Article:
Writing in The Science of Health, April 1876, on this lecture by Hart, in which he recommended a hospital "for the radical and permanent cure of chronic disease," Trall expressed the hope that such a hospital would be established, so that the merits of drugging could be thoroughly tested, and said: "For years hygienic practitioners have been confined in great degree to this class of cases, simply because the patients had been driven in desperation to try anything rather than die; for die it was evident they must, unless they received better aid than the medical schools usually furnish. In the majority of cases these chronic invalids that had been either pronounced incurable by competent physicians, or were considered beyond hope by friends, because of the repeated and absolute failure on the part of their medical advisers; and yet many, if not the majority have been either restored to health or been so greatly benefitted as to feel very grateful to the hygienic system."

Trall charged, in his reply, that the chronic diseases which Hart wanted a "respectable medical institution" in which such cases could receive non-drug treatment, were "in ninety-nine cases out of every hundred, if not in the other, the consequence of the vigorous treatment, which changed a single and simple and acute disease into a complication of chronic drug diseases. Acute diseases which are treated hygienically are never followed by chronic disease of any kind."

Trall further said on this occasion: "Acute diseases, we insist, are mere bagatelles as compared with the 'difficult and intractable' chronic ones, and hygienic treatment is not only as successful with them, but very much more so. Acute diseases are simple and tractable, as a rule, and the patients recover in spite of the doctor, but Dr. Hart will find that the treatment of chronic invalids is a very different matter."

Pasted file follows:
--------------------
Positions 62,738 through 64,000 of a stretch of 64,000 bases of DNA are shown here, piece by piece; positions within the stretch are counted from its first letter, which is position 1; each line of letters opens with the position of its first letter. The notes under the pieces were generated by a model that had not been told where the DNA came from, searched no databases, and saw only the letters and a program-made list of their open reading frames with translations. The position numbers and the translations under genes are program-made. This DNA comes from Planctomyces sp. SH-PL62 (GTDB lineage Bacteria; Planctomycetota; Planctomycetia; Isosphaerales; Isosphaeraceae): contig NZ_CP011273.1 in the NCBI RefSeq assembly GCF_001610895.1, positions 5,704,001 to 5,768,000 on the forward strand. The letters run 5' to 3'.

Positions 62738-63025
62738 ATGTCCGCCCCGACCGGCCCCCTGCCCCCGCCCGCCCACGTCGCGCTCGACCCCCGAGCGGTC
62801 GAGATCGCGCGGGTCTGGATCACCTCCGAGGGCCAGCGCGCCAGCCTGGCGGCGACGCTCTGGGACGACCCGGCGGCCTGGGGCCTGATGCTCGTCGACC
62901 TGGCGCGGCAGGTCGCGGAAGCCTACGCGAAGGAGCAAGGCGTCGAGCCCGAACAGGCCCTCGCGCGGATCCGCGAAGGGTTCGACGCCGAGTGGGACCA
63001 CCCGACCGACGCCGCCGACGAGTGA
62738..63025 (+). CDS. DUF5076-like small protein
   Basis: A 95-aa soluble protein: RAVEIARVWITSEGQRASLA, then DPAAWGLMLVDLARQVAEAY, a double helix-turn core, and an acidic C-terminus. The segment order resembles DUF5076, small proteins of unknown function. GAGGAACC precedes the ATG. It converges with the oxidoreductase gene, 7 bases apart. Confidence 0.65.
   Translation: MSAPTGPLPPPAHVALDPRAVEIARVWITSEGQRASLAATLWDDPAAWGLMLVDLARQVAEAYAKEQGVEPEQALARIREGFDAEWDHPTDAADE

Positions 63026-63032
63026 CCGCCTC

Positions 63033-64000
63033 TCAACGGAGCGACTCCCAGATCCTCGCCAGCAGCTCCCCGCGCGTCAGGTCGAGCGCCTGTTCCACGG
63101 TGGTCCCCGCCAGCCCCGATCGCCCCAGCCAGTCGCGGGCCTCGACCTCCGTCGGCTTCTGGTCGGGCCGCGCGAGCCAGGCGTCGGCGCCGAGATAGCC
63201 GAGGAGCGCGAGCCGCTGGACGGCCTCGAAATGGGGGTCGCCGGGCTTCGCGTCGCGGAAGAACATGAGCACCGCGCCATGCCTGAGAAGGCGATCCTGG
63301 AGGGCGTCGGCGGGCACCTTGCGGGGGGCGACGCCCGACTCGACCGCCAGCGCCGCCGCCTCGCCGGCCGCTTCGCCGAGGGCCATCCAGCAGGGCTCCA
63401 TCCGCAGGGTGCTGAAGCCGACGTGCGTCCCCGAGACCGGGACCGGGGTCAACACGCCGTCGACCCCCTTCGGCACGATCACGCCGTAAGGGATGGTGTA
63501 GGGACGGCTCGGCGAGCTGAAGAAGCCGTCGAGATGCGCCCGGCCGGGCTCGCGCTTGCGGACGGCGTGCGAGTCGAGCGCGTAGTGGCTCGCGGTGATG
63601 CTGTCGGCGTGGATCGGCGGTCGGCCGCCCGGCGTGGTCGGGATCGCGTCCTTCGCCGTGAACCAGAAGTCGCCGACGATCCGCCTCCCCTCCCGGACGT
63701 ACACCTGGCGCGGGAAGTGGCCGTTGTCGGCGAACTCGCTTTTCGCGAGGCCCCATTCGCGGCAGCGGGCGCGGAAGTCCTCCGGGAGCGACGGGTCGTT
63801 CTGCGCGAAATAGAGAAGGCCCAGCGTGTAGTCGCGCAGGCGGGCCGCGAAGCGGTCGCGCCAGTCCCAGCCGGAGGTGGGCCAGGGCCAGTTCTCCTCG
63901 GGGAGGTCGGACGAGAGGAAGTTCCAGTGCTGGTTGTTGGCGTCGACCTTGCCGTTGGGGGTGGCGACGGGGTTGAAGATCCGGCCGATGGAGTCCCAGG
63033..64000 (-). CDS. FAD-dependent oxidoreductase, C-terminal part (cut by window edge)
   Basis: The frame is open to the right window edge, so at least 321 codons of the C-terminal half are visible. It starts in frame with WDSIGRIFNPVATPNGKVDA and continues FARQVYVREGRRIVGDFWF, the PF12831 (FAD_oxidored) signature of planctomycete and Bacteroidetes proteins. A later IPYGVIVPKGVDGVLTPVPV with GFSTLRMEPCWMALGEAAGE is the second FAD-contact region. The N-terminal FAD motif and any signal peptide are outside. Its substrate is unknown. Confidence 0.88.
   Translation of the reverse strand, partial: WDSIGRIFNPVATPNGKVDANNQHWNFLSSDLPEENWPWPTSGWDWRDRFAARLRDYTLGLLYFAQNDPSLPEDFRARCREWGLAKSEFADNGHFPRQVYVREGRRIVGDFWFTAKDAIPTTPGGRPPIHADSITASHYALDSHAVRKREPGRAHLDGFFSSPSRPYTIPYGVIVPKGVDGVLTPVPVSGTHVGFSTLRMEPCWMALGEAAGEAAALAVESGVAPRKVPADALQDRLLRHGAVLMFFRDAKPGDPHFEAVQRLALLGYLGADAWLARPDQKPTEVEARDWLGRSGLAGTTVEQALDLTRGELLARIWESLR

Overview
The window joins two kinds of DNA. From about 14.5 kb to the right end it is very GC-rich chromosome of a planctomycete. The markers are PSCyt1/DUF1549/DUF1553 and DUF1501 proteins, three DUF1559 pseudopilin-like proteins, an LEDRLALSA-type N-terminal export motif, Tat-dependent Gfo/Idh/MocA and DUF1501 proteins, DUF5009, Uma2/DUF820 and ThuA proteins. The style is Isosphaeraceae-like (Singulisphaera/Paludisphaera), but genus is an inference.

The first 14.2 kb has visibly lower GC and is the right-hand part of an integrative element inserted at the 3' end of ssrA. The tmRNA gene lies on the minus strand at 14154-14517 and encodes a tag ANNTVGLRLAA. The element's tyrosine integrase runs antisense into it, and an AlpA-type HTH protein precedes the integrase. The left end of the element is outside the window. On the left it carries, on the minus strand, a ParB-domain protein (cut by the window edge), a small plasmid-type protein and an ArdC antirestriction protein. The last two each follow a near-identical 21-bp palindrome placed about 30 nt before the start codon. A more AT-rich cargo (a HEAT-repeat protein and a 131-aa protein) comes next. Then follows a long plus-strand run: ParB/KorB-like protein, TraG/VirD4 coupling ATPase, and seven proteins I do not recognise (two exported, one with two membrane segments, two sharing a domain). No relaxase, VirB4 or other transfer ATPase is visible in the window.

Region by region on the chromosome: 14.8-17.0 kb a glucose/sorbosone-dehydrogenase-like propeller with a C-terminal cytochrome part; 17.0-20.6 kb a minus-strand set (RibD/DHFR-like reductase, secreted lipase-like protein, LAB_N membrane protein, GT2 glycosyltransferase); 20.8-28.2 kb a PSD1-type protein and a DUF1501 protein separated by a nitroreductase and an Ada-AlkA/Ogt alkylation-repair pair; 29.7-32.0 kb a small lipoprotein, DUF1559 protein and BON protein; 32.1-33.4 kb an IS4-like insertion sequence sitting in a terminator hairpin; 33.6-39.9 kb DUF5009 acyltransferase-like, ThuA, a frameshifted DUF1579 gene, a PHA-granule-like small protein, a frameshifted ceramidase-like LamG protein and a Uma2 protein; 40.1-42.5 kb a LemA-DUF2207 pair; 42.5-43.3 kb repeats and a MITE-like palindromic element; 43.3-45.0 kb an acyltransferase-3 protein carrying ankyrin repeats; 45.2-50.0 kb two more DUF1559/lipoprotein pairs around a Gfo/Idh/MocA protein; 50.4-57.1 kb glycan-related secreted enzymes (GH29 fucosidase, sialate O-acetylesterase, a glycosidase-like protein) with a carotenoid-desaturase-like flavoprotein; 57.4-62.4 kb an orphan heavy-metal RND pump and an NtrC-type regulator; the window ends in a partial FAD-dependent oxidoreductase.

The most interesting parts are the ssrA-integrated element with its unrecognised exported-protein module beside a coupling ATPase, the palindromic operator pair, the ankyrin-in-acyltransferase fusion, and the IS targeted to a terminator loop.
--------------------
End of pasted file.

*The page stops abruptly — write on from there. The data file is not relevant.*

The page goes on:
Hart had referred to chronic disease as "difficult and intractable," an unusual thing for a medical man, who prefers to think of such diseases as "imaginary and trifling," especially if they are restored to health by Hygienic means.

It is true that the sooner the patient can get off drugs, the better; but it is equally true that, the sooner he gets off Hygiene, the worse. A return to unHygienic living, which caused the disease in the first place, will build disease all over again. As total abstinence is the only course for the former alcoholic (it is well known that a return to drink will result in a return of consequences), so a permanent desertion of unHygienic ways is the only safe way of life.

In an article in The Science of Health, May 1875, Trall pointed out that the drug schools, "making a virtue of necessity, have concluded to let each other live, dosing and drugging, each after its own fashion, and make a combined effort to suppress the Hygienic system." A Dr. Smith of the New York Board of Health proposed to squelch the Hygienists bylaw. He proposed to put M.D. into the constitution and to have the state take the doctor-making business (under drug-medical auspices) into its own hands and appoint a board to examine all would-be physicians in the materia medical of all the drug schools. This ingenious scheme would have rendered it impossible for a Hygienist to have received a diploma and to receive a license to practice.